Good Sleep for Better Immunity?

No one wants to get sick. One of the greatest health benefits of a good night’s sleep has to do with the connection between sleep and immune system response. (There’s a reason why you’re feeling more tired than usual when you’re getting sick: Sleep increases immunity, so your body encourages more of it.) 

Research has shown that being well-rested dramatically decreases the chance of picking up illnesses like the common cold! UCSF researchers observed and divided participants into groups based on their amount of sleep, then exposed them to the common cold virus. The surprising result was a clear linear relationship between hours of sleep and infection rate. The less sleep a person had in the week before exposure, the more likely they would be infected and catch a cold. In those with an average of five hours of sleep, the infection rate was almost 50 percent, while those with a pre-exposure average of seven hours or more had an infection rate of just 18 percent.

Sleep doesn’t just fight colds, though. It works to prevent all types of illness, infection and malignancy.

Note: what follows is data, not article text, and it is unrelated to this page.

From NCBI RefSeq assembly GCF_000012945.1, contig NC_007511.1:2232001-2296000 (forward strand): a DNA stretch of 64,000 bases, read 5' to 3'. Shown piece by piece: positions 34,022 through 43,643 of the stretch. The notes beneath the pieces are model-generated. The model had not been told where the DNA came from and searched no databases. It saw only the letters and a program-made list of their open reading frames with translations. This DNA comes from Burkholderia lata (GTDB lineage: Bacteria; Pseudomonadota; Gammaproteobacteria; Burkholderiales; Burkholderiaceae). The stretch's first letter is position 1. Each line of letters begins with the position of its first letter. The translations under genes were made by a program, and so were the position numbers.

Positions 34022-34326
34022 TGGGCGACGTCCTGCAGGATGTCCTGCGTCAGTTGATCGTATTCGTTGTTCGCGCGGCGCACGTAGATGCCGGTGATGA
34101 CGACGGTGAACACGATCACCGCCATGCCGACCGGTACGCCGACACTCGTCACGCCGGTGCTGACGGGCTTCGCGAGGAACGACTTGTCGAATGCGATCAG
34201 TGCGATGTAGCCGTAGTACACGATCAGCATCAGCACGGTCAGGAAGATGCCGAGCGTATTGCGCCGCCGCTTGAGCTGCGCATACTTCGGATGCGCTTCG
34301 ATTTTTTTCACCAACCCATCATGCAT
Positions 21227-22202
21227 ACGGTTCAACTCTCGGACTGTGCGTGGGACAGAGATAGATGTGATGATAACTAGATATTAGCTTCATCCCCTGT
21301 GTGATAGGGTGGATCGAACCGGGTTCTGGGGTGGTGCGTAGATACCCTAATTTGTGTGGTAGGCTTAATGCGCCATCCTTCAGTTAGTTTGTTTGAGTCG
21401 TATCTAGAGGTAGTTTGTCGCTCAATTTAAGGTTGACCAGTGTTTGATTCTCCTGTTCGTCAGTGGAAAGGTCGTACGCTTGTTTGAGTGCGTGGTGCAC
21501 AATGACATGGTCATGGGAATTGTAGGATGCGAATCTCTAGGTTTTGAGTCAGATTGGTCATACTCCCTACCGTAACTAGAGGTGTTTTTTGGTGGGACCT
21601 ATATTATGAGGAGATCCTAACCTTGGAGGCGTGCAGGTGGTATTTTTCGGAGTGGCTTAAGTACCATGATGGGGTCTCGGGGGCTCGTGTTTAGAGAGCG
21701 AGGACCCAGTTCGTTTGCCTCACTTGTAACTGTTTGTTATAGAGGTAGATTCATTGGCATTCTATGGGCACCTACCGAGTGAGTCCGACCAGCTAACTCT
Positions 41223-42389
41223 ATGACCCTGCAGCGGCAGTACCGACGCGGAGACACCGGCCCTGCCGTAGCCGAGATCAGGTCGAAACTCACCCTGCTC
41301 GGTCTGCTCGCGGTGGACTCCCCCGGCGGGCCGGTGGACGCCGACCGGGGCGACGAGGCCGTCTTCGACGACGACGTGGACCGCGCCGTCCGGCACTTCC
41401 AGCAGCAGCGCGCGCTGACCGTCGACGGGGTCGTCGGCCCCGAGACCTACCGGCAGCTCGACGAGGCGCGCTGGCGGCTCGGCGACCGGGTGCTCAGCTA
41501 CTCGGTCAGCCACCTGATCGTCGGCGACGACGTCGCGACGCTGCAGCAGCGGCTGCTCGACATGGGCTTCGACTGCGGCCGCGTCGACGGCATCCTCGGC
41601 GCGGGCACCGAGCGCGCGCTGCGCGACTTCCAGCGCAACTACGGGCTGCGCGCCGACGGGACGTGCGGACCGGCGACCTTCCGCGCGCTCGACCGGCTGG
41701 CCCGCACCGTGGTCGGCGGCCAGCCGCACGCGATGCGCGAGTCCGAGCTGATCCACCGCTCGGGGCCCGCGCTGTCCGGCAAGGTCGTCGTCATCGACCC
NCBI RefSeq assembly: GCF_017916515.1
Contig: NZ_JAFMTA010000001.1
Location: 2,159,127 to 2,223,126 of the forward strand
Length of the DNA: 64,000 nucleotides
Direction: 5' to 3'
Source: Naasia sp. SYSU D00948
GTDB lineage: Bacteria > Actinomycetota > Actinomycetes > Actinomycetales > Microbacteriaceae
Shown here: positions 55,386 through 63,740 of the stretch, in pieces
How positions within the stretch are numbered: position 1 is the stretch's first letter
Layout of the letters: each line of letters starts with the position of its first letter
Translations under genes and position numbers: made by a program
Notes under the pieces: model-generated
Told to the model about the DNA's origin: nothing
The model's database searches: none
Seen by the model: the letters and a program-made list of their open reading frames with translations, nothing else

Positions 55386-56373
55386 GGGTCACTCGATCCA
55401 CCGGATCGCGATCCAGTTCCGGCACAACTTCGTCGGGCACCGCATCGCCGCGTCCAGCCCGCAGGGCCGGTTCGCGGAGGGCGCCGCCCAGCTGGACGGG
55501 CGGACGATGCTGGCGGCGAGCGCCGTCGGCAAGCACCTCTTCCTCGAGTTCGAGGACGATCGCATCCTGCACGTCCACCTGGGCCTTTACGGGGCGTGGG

A UCLA researcher showed that even one night of sleep deprivation affects Natural Killer (NK) cells, which are special “soldiers” of the immune system most known for killing cells infected with viruses, as well as detecting and addressing early signs of cancer. This studied show that a single night of only four hours of sleep depleted 70 percent of the NK cells that would circulate with eight hours of sleep.

Another study of nearly 25,000 European subjects supported an association between six hours or fewer of sleep and an increased risk of developing cancer, relative to those with at least eight hours of sleep.